Presumed Innocent ) discovers letters his deceased father wrote during his tour of duty in WWI"/>
 

Ordinary Heroes

Scott Turow, Author
Scott Turow, Author . Farrar, Straus & Giroux $25 (384p) ISBN 978-0-374-18421-6
Hardcover - 1 pages - 978-1-4472-7187-1
Hardcover - 371 pages - 978-0-00-200732-0
Compact Disc - 978-0-7393-2259-8
Compact Disc - 978-0-7393-2256-7
Hardcover - 613 pages - 978-0-7393-2563-6
Analog Audio Cassette - 978-0-7393-2258-1
Analog Audio Cassette - 978-0-7393-2255-0
Mass Market Paperbound - 494 pages
Open Ebook - 978-0-374-70526-8
Peanut Press/Palm Reader - 978-0-374-70529-9
Downloadable Audio - 978-0-7393-4576-4
Paperback - 384 pages - 978-0-330-44166-7
Hardcover - 320 pages - 978-0-330-44131-5
Paperback - 371 pages - 978-0-330-44133-9
Compact Disc - 1 pages - 978-1-4159-2482-2
Mass Market Paperbound - 544 pages - 978-0-446-58413-5
Paperback - 482 pages - 978-0-446-69742-2
Open Ebook - 320 pages - 978-0-330-53107-8
Open Ebook - 384 pages - 978-0-374-70617-3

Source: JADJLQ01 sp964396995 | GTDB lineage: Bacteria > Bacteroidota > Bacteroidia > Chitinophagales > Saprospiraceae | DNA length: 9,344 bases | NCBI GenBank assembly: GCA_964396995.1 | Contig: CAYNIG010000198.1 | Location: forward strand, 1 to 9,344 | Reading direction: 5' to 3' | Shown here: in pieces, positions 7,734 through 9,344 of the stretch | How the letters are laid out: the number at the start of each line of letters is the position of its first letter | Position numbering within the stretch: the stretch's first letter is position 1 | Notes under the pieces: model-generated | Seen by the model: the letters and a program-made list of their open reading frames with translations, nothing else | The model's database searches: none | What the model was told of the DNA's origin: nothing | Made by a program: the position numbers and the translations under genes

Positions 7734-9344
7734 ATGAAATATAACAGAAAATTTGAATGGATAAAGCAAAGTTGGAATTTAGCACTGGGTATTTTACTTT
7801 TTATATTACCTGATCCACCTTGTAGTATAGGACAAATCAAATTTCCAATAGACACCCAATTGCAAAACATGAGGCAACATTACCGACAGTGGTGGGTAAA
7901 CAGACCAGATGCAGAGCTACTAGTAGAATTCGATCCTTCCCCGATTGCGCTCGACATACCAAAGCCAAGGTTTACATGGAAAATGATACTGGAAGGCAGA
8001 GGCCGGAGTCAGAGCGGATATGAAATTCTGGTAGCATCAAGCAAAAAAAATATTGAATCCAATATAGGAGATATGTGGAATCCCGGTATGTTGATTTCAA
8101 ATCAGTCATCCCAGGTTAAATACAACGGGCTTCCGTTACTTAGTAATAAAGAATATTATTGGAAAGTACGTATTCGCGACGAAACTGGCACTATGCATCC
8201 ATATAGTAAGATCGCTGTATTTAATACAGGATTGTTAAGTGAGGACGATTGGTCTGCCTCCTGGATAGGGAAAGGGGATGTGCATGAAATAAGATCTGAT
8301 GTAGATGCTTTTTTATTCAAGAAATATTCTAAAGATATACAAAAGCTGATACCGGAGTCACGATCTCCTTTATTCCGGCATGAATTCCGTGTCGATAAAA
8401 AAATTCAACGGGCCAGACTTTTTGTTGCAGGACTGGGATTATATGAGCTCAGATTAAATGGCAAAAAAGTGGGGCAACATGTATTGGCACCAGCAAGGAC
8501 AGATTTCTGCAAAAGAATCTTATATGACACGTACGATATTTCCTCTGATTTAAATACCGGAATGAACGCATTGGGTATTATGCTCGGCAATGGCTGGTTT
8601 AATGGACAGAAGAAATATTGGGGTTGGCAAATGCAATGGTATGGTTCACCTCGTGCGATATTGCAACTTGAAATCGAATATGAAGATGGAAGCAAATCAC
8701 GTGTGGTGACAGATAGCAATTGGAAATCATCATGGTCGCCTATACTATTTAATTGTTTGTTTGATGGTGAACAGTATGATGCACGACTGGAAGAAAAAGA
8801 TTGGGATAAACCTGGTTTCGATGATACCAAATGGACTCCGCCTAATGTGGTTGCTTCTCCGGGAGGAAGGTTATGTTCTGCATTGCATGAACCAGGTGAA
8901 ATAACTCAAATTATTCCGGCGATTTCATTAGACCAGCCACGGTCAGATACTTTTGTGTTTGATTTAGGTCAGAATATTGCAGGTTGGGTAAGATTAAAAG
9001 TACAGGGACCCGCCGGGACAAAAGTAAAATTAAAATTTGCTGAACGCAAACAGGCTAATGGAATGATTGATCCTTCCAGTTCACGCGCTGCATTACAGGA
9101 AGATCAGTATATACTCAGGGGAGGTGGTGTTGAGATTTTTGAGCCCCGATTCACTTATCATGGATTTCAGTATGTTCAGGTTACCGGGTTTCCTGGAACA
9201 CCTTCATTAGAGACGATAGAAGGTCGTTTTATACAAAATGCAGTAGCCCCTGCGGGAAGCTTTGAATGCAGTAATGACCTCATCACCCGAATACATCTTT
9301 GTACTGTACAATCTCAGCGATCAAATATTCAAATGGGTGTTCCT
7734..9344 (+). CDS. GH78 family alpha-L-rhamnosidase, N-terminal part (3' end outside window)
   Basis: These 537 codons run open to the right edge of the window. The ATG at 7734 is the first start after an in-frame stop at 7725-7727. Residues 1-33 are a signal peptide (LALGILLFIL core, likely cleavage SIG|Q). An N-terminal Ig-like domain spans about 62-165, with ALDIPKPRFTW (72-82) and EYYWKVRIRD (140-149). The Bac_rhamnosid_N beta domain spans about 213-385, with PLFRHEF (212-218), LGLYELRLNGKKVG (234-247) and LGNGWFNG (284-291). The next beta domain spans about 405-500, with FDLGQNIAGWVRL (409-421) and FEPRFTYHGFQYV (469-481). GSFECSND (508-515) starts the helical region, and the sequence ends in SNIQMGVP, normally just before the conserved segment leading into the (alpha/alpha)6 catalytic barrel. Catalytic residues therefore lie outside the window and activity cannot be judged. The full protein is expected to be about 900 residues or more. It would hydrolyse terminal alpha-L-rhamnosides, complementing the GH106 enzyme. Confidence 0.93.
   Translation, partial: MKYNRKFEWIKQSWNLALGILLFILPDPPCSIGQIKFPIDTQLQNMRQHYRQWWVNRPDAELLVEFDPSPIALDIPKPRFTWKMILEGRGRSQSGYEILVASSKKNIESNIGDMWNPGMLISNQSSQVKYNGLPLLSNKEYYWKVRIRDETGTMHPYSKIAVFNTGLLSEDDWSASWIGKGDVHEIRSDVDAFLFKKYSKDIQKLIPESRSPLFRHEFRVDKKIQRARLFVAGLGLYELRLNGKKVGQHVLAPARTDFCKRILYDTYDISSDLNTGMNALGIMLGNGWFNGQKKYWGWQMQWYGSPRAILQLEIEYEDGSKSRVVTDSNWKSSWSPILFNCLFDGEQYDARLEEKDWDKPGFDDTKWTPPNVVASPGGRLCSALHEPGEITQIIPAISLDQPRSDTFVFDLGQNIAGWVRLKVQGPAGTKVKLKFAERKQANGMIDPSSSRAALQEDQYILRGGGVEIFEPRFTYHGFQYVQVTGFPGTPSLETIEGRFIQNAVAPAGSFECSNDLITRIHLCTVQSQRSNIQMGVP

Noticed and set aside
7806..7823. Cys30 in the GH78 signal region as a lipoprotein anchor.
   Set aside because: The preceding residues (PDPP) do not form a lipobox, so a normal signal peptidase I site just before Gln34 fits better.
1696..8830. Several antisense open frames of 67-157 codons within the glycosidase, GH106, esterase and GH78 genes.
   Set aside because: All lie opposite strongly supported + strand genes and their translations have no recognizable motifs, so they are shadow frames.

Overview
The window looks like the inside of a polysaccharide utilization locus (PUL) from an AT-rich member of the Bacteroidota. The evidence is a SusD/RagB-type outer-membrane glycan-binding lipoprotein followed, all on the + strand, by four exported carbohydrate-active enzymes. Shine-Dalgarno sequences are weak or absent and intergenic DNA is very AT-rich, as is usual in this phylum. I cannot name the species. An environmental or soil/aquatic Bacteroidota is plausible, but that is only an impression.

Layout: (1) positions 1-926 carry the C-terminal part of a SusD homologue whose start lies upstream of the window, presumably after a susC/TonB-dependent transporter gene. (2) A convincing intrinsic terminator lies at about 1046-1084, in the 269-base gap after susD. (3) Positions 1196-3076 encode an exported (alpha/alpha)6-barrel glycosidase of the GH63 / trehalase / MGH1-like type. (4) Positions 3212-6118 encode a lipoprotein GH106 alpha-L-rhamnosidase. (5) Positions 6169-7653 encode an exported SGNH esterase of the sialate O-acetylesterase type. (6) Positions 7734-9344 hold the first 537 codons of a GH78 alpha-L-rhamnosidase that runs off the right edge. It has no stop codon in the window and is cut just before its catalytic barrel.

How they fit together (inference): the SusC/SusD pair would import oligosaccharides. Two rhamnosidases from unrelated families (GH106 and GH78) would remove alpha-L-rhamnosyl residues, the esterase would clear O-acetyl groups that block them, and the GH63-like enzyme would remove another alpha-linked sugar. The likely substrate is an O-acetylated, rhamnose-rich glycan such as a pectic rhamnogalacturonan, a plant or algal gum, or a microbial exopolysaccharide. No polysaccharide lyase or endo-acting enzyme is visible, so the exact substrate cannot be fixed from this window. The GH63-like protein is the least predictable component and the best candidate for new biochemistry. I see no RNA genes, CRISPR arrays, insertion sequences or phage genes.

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When retired newspaperman Stewart Dubinsky (last seen in 1987's Presumed Innocent ) discovers letters his deceased father wrote during his tour of duty in WWII, a host of family secrets come to light. In Turow's ambitious, fascinating page-turner, a "ferocious curiosity" compels the divorced Dubinsky to study his "remote, circumspect" father's papers, which include love letters written to a fiancée the family had never heard of, and a lengthy manuscript, which his father wrote in prison and which includes the shocking disclosure of his father's court-martial for assisting in the escape of OSS officer Robert Martin, a suspected spy. The manuscript, hidden from everyone but the attorney defending him, tells of Capt. David Dubin's investigation into Martin's activities and of both men's entanglements with fierce, secretive comrade Gita Lodz. From optimistic soldier to disenchanted veteran, Dubin—who, via the manuscript, becomes the book's de facto narrator—describes the years of violence he endured and of a love triangle that exacted a heavy emotional toll. Dubinsky's investigations prove revelatory at first, and life-altering at last. Turow makes the leap from courtroom to battlefield effortlessly. (Nov. 1)

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